May 16, 2011
With the recent arrival of cold fronts to South Florida waters, billfish anglers are wondering: Will this winter bring a repeat of the record-smashing sailfish bites witnessed last season? Even a taste, if not a repeat, would be welcome news for local anglers, many of whom suffered through a stormy and largeless fishless summer.
In the November 2004 issue of Florida Sportsman, currently on newsstands, veteran tournament reporter Ed Killer looks back at the incredible spindlebeak action that lit up the Treasure Coast and Palm Beaches during the winter of '03-'04.
Among the defining events was the West Palm Beach Sailfish Club Silver Sailfish Derby, a three-day tournament held January 8-10. Here, 59 boats released 636 sailfish in three days. The winning boat, Miami-based Get Lit, tallied 45. Those are numbers more commonly associated with travel destinations like Guatemala, Mexico and Costa Rica.
In Killer's exclusive report, expert local fishermen discuss weather conditions, bait migrations and other factors that may have led to the awesome bite. Biologists talk about burgeoning sailfish stocks.
Here, as a Web Site bonus, we offer some extra photos courtesy of the Silver Sailfish Derby. For readers unfamiliar with the proceedings of sailfish tournaments, this selection offers a good window into the action.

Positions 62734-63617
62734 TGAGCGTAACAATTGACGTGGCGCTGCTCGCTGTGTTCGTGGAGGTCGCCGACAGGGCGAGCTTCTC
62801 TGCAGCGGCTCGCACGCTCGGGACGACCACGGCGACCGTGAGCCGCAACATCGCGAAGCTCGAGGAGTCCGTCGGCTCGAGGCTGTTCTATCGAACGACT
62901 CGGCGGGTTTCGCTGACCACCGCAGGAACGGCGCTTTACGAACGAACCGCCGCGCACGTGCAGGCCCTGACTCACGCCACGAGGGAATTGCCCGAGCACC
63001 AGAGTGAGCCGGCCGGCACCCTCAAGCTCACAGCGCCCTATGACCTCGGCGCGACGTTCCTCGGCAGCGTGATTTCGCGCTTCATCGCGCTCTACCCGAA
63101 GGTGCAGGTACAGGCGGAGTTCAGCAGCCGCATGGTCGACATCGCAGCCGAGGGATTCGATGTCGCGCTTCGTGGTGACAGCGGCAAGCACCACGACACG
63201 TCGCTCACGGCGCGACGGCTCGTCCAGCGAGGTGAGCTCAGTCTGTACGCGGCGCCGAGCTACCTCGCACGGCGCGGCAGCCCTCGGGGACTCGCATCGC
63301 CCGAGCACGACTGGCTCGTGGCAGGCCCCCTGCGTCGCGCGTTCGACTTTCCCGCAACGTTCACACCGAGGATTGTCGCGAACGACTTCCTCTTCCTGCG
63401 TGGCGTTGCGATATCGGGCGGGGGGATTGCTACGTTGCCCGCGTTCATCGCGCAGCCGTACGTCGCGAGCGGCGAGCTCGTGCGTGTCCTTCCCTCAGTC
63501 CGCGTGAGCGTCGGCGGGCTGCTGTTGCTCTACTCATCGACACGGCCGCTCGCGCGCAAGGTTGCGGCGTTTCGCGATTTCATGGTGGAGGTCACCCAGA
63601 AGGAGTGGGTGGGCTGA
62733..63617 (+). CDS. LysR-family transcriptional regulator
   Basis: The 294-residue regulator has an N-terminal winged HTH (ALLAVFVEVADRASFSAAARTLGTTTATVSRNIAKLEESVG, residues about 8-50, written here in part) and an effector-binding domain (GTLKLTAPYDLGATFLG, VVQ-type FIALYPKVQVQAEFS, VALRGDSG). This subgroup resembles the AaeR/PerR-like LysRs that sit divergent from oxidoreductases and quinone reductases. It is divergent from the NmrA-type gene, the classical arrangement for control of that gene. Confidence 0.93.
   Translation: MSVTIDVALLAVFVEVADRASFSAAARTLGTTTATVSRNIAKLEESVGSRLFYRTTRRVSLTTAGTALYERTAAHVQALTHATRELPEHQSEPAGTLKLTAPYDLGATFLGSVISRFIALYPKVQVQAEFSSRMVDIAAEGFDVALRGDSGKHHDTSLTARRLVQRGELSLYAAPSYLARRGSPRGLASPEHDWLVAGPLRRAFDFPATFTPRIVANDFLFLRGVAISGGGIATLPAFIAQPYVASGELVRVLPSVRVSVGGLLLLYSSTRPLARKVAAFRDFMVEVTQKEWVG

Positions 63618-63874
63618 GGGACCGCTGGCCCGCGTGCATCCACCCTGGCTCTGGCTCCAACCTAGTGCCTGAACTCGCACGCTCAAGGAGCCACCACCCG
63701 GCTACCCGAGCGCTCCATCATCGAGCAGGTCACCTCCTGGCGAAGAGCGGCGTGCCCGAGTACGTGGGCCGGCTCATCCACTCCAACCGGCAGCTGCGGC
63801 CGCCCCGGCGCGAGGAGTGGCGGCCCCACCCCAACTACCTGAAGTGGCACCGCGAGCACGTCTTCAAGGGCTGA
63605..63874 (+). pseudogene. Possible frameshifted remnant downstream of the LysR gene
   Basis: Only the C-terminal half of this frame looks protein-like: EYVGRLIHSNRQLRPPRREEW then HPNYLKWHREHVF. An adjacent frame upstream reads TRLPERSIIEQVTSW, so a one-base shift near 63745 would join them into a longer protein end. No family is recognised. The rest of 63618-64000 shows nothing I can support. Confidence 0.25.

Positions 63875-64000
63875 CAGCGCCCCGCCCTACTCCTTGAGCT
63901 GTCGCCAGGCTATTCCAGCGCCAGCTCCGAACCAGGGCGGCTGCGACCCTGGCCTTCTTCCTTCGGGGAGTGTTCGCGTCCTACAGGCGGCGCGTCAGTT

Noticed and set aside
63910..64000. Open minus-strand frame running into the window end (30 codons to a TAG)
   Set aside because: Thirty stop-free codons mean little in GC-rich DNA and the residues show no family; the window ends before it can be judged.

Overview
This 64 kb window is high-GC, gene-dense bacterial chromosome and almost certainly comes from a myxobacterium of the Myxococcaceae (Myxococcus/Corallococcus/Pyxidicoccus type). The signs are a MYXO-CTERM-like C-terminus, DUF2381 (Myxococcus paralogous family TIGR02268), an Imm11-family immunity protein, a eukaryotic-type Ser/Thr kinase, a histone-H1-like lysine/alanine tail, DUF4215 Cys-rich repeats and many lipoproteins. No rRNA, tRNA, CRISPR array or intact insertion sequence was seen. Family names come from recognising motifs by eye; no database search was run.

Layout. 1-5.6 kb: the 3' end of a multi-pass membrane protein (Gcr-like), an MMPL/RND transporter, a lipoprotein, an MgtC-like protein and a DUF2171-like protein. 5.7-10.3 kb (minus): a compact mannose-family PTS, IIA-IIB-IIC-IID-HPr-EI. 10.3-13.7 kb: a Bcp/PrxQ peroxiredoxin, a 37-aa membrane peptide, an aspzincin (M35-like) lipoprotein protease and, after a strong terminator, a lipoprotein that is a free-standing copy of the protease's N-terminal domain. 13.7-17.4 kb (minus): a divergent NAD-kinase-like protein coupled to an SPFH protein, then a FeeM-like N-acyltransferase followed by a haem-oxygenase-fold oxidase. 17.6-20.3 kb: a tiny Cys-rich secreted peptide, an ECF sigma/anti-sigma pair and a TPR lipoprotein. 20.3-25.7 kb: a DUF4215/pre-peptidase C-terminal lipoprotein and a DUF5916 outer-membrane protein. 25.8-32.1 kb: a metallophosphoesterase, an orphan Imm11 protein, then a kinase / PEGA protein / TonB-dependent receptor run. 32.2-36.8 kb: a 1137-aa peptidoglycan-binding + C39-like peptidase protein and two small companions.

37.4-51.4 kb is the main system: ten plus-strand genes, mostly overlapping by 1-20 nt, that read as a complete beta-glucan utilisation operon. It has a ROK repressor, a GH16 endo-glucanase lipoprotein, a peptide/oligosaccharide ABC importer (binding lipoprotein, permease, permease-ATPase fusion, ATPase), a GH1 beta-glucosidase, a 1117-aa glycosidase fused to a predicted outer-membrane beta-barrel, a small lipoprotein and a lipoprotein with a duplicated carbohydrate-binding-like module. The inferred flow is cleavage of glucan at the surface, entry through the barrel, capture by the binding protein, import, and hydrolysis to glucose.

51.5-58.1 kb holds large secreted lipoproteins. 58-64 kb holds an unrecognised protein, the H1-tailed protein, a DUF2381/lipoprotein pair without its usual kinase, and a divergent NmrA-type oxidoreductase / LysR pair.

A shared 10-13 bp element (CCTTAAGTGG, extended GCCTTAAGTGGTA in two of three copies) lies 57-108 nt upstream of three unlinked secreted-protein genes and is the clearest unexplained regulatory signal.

Multiple hookups are the norm during winter sailfish season. On a flybridge sportfisher like the Get Lit, that may mean anglers walking to the bow to fight fish.
Sailfish are the most acrobatic of bluewater fish, and it's not uncommon to see several boats simultaneously backing down on high-jumping fish
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The scoreboard at the Derby. Points are based on number of fish released.
Triangular pennants on the outriggers represent released fish. Sailfish tournaments are serious competition, but there's a gentlemanly spirit at these events. Congratulatory handshakes are passed from boat to boat.
Tagging a sailfish for research purposes may add points at some tournaments.
This fish is ready to be leadered, released and recorded.
The crew of Get Lit—including angler Peter Miller, top individual angler at the Derby--celebrates after stringing up an amazing array of release flags.